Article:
Sunday, April 1, 2012

What's a racist?

Racism, as a political baseball bat, has been wildly misused by both sides. Lefties are way too quick to cry racism when the answer is more complicated and long before actual racism can actually be proven. But Righties are way to quick to get on their high horse about charges of racism, acting as if public opinion must conform to the strictest rules of a court of law, otherwise it's absolute proof that no racism was involved.

Even in a court of law, being acquitted is not the same as being proven innocent, just as being found guilty is, unfortunately, not always the same a being proven guilty.

Thus in the Zimmerman/Trayvon case, the fact that Zimmerman has black defenders doesn't prove that race didn't play into his motives. Racists often make exceptions for personal relationships.

And in fact I'm far less concerned with whether Zimmerman was racist or not as with whether the cops who tested Trayvon's body for drugs but not Zimmerman were racist. Or the police chief who closed a case that was hardly open and shut. And the police department that obliterated nearly all the evidence that would be required to prosecute Zimmerman.

As for refusing to arrest him--well, Zimmerman is apparently free to do as he pleases. He was previously arrested for domestic violence, resisting an officer without violence and than resisting an officer with violence (a felony). Yet mysteriously all three charges were dropped. BTW Zimmerman's father is a retired local judge who has loudly defended his son in this case, accusing all who call for his arrest as being full of racial hatred (against whites).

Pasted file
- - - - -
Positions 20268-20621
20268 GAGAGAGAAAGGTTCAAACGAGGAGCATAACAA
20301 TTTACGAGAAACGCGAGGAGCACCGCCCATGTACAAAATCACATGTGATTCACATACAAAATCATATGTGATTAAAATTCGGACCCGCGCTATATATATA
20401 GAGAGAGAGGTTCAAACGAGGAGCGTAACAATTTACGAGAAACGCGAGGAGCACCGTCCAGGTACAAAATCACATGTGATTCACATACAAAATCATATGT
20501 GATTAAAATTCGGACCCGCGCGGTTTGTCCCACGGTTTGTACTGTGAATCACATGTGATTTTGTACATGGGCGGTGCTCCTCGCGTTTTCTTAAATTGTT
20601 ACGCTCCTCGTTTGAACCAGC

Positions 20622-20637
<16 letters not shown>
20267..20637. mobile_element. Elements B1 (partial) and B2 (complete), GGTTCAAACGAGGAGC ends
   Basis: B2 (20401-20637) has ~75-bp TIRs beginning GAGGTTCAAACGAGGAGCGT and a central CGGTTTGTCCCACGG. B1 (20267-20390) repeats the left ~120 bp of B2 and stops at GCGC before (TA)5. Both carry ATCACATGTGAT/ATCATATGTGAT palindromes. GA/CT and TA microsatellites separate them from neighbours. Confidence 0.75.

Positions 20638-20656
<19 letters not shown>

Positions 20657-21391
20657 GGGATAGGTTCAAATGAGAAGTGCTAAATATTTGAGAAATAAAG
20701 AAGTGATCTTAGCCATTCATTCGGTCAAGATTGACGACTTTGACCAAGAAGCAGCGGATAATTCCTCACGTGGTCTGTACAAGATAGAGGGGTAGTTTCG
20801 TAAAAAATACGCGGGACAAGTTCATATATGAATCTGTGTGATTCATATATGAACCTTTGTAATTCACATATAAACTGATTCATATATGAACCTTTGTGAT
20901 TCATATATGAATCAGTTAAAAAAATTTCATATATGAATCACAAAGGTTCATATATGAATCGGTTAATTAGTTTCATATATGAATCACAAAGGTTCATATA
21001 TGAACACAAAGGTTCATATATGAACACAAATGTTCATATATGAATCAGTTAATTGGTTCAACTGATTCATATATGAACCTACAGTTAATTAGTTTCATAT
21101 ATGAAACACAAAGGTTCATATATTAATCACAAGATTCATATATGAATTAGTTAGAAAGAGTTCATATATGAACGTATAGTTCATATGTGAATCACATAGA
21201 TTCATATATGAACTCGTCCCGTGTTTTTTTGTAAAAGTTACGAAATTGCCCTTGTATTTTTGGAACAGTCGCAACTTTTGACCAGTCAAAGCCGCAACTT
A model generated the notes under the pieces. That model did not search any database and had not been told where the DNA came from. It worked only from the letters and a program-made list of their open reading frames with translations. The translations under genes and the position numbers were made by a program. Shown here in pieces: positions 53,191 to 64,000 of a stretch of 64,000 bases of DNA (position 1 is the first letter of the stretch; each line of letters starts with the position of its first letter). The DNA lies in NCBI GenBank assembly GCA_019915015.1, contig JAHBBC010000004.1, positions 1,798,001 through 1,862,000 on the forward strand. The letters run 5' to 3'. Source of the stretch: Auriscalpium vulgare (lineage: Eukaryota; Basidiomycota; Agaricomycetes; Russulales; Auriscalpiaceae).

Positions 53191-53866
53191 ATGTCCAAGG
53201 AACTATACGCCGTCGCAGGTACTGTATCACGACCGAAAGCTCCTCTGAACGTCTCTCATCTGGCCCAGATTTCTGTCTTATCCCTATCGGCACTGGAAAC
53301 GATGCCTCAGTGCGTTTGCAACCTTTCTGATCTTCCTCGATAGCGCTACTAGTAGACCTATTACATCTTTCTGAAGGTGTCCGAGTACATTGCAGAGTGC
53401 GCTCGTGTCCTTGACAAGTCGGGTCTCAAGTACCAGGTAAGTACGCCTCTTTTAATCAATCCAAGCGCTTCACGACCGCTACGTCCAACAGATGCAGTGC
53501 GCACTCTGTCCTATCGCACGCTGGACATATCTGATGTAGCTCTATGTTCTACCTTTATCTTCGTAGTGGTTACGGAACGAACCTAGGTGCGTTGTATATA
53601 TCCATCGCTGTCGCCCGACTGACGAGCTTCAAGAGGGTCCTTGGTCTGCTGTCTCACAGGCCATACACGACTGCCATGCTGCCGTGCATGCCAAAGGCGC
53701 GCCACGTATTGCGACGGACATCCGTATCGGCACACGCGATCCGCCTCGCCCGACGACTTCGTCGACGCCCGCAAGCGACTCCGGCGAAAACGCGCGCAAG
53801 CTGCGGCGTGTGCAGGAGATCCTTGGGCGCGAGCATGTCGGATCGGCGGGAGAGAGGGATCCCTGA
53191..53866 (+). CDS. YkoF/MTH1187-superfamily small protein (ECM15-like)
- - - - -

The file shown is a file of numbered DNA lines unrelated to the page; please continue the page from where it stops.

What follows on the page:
My own guess is that Zimmerman might have followed a white or Hispanic teen in a hoodie in "his" neighborhood--but his numerous calls to the cops in the months preceding this incident, along with other details of his history, shows that Zimmerman is a type of person most cops recognize--the wannabe cop who gets carried away with his fantasy about being a cop, with a cop's importance and authority, when in fact he isn't one.

And whether Trayvon attacked the man who was following him with no authority (like a badge) to justify doing so is only relevant if you think Florida's "stand your ground" law doesn't apply to blacks. That law works both ways unless it's applied as a tool of racism. So either it isn't--and Trayvon was right to jump his stalker--or it is racist, in which case a very ugly reality of Southern culture is shown to have not suddenly disappeared in 1970 or thereabouts.

So I don't think Zimmerman was a down and out racist, but more likely a wannabe cop who was at least a bit racist (using racial profiling). Neighborhood watch people are suppose to watch--hence the name--and not to be armed. To call the cops, not to imitate cops.

I also think it's possible that Trayvon did jump him, which I'd disapprove of, but which does appear to be justified by these "stand your ground" laws that every police dept. I know of oppose strongly, and which thugs have been using to escape prosecution for murders. All so elderly, fearful, angry old Southern white men can feel more virile--if they could be honest with themselves and with the rest of us.

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